I often hear people talk or see comments on social media that Birmingham is the poor relation of some other UK cities and that there’s nothing to come here for. I couldn’t disagree more. Yes we might not have a high concentration of bars all within spitting distance of each other as some places do but we have quality here and unique spaces like Tilt (pinball anyone?) and Clink (yes it really did used to be a custard factory). We have cosy places like Cherry Reds (what’s better than beer and rainbow cake?!) and we have great, award winning, breweries like Burning Soul (they won the Thirsty Games at last year’s Indy Man, plus Rate Beers’ Best New Brewery in the West Midlands).
We’re seeing new breweries opening all the time in the last few years, as well as Burning Soul, we’ve gained Birmingham Brewery, Moseley Beer Co, GlassHouse Beer Co and more. Talking of GlassHouse they too plan to open a tap room this year which will make for a great addition to the Strichley Beer Mile, which consists of Cotteridge Wines, Stirchley Wines, Birmingham Brewery, Wild Cat and GlassHouse - all a short train or bus ride from the city centre. Sounds like a perfect Saturday afternoon to me!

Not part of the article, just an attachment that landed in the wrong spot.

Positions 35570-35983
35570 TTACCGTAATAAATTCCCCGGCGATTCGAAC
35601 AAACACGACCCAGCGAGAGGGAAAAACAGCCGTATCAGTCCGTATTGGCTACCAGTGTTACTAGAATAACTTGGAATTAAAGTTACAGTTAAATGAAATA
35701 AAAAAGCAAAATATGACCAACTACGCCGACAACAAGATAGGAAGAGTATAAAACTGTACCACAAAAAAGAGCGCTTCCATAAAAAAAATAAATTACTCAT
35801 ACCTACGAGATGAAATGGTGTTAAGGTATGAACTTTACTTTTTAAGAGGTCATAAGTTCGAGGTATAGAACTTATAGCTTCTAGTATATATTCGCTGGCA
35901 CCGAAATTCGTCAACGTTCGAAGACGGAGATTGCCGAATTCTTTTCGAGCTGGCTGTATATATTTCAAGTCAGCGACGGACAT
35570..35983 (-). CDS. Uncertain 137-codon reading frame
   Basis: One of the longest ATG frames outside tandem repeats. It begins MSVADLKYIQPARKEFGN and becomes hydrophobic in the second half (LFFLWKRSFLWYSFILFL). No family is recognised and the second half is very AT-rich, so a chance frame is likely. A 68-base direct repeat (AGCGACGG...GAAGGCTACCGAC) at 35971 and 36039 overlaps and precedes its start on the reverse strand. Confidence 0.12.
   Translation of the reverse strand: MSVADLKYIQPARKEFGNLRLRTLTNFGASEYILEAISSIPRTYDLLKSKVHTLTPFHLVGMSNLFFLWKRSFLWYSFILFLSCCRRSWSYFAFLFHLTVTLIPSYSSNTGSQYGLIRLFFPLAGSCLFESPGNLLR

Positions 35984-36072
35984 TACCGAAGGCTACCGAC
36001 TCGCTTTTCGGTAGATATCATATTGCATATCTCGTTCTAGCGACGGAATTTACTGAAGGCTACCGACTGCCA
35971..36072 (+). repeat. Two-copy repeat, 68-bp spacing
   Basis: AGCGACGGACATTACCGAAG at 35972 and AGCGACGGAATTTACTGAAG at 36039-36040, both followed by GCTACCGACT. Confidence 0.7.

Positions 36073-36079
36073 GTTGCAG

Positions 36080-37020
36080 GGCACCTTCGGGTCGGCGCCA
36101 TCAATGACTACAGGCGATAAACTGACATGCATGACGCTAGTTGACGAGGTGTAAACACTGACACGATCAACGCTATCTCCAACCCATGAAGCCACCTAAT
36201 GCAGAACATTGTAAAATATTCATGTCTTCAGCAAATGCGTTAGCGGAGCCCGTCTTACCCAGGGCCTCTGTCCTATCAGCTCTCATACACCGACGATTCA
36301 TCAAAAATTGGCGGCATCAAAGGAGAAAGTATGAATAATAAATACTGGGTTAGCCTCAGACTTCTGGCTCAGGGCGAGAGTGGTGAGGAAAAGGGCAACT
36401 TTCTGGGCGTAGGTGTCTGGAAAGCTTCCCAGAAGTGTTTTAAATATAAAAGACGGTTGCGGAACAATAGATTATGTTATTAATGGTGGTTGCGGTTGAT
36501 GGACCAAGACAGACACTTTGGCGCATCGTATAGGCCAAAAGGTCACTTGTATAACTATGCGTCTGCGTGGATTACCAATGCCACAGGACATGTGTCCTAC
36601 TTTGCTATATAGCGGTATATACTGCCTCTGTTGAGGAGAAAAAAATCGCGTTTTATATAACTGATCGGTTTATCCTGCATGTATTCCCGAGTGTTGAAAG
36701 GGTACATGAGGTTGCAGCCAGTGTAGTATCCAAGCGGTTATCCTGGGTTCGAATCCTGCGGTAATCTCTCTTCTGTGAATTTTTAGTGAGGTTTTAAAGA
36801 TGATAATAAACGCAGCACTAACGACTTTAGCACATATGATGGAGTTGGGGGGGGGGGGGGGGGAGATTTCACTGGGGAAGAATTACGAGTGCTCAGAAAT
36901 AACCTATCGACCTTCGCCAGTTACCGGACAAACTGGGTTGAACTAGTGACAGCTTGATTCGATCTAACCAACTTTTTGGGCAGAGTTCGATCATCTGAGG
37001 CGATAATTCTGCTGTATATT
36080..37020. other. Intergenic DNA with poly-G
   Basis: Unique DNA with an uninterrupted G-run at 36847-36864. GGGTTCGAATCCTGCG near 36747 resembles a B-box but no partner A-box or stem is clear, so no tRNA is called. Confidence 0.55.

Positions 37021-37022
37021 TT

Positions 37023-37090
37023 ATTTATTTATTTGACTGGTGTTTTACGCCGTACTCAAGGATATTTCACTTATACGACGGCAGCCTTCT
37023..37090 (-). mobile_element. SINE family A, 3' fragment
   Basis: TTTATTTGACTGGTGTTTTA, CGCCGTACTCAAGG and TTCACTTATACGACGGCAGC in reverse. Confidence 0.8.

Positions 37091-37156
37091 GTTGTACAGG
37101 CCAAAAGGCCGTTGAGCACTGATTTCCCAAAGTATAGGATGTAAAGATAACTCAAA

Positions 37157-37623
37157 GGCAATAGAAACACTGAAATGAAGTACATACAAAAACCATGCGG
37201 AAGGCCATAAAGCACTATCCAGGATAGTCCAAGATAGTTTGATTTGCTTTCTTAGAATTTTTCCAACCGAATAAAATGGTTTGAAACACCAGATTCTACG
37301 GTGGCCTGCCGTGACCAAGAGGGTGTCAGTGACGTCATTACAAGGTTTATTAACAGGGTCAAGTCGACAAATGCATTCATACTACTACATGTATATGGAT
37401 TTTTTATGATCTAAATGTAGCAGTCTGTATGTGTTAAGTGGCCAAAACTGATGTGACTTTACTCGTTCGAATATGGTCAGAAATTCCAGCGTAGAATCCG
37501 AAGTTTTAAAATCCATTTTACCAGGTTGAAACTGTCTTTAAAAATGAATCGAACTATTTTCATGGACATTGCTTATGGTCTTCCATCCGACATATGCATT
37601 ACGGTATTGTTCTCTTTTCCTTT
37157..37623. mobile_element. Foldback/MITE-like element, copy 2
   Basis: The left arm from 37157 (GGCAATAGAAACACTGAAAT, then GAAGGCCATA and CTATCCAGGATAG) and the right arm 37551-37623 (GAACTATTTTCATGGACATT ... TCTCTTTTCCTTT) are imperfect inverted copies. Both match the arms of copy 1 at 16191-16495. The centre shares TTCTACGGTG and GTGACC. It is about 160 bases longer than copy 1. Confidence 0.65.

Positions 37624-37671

For those wanting to go outside the city centre Harborne is getting a great beer scene too with the addition of both The Paper Duck (owned by the guys behind Clink) and The Hop Garden. You can even take a shot hop on the train and visit both Fixed Wheel (Rowley Regis) and Green Duck (Stourbridge Junction) on the same train line both of which have excellent tap rooms with regular guest beers and festivals.
I think this is what makes our city a little bit different, we may not have the high concentration of bars in the city centre like some other places but we have these unique and different enclaves within and around the city allowing people to visit a number of places in a day and sample a great range of different beers both from the source and the wider world. We also don’t seem to shout about what we have as much as other cities, whether this is because we are slowly building up our repertoire or because we don’t want everyone discovering our hidden gems I don’t know. But as our profile increases with more festivals (Birmingham Beer Week, Cotteridge Wines’ Birthday and Lock & Key this year alone) and more publicity for our breweries I think Birmingham is going to be a big hitter in the UK beer scene.